Development of a Population Survey Concerning Papanicolaou Smear Screening for Cervical Disease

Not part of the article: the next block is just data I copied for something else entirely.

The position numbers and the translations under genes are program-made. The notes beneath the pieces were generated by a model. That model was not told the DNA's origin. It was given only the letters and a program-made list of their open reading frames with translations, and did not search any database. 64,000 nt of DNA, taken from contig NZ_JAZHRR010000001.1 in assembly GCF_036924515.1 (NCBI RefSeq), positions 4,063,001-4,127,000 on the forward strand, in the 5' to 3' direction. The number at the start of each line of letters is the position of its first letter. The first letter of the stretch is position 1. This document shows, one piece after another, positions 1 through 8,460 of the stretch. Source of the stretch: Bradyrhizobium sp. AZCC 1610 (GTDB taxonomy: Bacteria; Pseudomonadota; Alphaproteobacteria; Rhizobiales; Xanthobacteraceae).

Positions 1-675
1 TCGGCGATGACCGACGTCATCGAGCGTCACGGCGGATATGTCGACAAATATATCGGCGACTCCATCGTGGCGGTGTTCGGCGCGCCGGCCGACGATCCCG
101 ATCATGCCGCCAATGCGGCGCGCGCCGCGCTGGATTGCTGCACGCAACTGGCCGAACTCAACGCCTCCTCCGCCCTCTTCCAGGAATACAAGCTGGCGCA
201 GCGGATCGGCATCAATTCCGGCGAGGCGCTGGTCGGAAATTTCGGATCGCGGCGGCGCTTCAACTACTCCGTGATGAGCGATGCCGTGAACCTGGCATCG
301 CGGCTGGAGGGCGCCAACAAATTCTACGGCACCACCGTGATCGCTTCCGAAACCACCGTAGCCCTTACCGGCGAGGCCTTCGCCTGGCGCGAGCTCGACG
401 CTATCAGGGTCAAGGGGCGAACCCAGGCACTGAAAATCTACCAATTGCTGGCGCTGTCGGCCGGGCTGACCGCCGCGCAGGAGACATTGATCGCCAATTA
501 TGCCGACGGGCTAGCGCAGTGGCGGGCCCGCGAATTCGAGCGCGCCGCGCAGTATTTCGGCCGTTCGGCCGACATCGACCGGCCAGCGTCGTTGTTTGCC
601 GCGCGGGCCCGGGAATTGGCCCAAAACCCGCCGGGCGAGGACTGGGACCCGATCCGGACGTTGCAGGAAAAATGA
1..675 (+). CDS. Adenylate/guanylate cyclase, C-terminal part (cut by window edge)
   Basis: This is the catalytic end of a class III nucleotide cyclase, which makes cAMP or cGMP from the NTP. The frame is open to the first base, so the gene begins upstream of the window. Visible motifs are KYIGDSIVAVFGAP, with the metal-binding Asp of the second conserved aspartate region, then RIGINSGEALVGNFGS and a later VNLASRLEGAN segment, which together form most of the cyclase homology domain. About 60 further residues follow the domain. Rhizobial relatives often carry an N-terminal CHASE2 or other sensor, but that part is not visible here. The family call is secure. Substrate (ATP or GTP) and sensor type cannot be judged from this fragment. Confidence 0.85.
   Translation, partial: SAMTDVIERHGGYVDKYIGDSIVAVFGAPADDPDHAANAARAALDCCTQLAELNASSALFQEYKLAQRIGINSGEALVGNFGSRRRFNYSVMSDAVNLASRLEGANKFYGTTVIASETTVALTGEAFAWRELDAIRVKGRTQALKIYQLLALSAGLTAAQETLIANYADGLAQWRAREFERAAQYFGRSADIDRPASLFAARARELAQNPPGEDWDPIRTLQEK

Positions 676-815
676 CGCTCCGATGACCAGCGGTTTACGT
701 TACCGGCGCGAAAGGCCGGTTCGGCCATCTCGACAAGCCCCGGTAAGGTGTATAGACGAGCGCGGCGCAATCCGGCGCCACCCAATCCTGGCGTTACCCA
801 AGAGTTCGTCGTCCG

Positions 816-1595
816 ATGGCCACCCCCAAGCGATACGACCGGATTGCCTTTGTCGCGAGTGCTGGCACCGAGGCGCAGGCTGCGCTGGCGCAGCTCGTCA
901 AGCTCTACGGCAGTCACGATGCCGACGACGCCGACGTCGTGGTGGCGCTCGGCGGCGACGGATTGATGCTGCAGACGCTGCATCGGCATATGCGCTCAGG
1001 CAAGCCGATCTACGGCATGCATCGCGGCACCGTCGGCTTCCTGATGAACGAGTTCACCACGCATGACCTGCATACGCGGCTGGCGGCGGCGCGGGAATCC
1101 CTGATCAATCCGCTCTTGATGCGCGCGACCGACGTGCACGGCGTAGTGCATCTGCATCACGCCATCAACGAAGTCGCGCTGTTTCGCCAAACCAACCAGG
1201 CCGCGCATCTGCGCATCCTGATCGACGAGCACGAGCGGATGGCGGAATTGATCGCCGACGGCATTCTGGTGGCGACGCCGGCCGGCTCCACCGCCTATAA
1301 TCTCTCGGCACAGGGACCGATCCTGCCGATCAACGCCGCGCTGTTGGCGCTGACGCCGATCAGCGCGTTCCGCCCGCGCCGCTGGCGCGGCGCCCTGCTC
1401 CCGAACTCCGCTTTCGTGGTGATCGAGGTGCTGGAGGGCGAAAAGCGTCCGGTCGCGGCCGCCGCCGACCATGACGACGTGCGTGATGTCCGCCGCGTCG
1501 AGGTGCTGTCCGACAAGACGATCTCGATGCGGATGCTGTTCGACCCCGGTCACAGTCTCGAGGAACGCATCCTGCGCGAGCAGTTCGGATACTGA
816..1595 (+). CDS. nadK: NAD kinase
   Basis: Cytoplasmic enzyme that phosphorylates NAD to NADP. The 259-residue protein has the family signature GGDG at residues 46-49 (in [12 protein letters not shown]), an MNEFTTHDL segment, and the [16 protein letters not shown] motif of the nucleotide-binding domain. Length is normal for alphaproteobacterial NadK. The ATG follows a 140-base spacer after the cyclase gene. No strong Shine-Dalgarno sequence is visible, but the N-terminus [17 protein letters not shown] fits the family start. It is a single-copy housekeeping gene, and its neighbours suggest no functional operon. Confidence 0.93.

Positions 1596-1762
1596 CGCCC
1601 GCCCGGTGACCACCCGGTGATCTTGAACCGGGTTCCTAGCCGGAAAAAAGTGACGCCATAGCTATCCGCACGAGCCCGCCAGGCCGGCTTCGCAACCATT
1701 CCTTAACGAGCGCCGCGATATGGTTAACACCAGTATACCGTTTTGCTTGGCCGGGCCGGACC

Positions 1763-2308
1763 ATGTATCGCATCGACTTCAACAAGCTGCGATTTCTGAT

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OBJECTIVES: We set out to design and evaluate a questionnaire for determining women's knowledge, attitudes, behaviors, and experience with cervical screening. METHODS: A literature search was conducted using key terms such as Pap (Papanicolaou) smear and attitudes. No questionnaire in the literature addressed all the domains of knowledge, attitudes, behavior, and experience. The expert panel method was employed, by which eight women representing the general public, experts in cervical disease, or experts in questionnaire design developed a pool of questions. Item reduction was accomplished by consensual agreement and pretesting. The questionnaire was pilot-tested for acceptability, feasibility, comprehension, test-retest reliability, and face and content validity. RESULTS: Fifty-one women completed the questionnaire. The mean age was 42 ± 13 years. Of these respondents, 43% were college-educated and 28% each had a high school or university education. All women were parous (10% had one child, 31% had two, 18% had three, 33% had four, and 8% had five children). The questionnaire was completed on two occasions. Test-retest reliability was assessed using Cohen's kappa statistic, Wilcoxon's test, Kendall's tau-b, or Pearson's correlation coefficient. These were statistically significant at p < .05 for 13 of 24 of the knowledge questions, 24 of 30 experience questions, 16 of 20 attitude questions, all behavior questions, and 3 of 4 registry questions. Some questions could not be evaluated because of a lack of variance. Internal consistency was computed using Cronbach's alpha: registry (0.9), experience (0.7), knowledge (0.6), and attitude (0.2). External validity was assessed by comparing the date of a woman's last Pap smear as reported by the woman with that recorded on the physician's record. The questionnaire was rated as easily understandable by 90% of respondents and was rated as "acceptable" by 95%. Women were very knowledgeable about the purpose of Pap smears (98%) and were reasonably knowledgeable about who needs such smears (>85%). In the domain of knowledge, four questions addressed risk factors for cervical disease. In general, these questions were answered with poor accuracy (range, 37%-60%). Women believed that the experience of having a Pap smear would be improved if the staff knocked before entering the room (87%), a warm speculum was used (86%) and the physician explained the procedure (75%). Eightyeight percent were willing to participate in a cervical screening registry. CONCLUSION: The psychometric properties of this questionnaire have been described. Two of the attitudinal questions were poorly understood by the respondents, and the items within the questions did not appear to address a single concept (low internal validity). Health care professionals could take simple measures to ensure that the experience of having a Pap smear is more agreeable.
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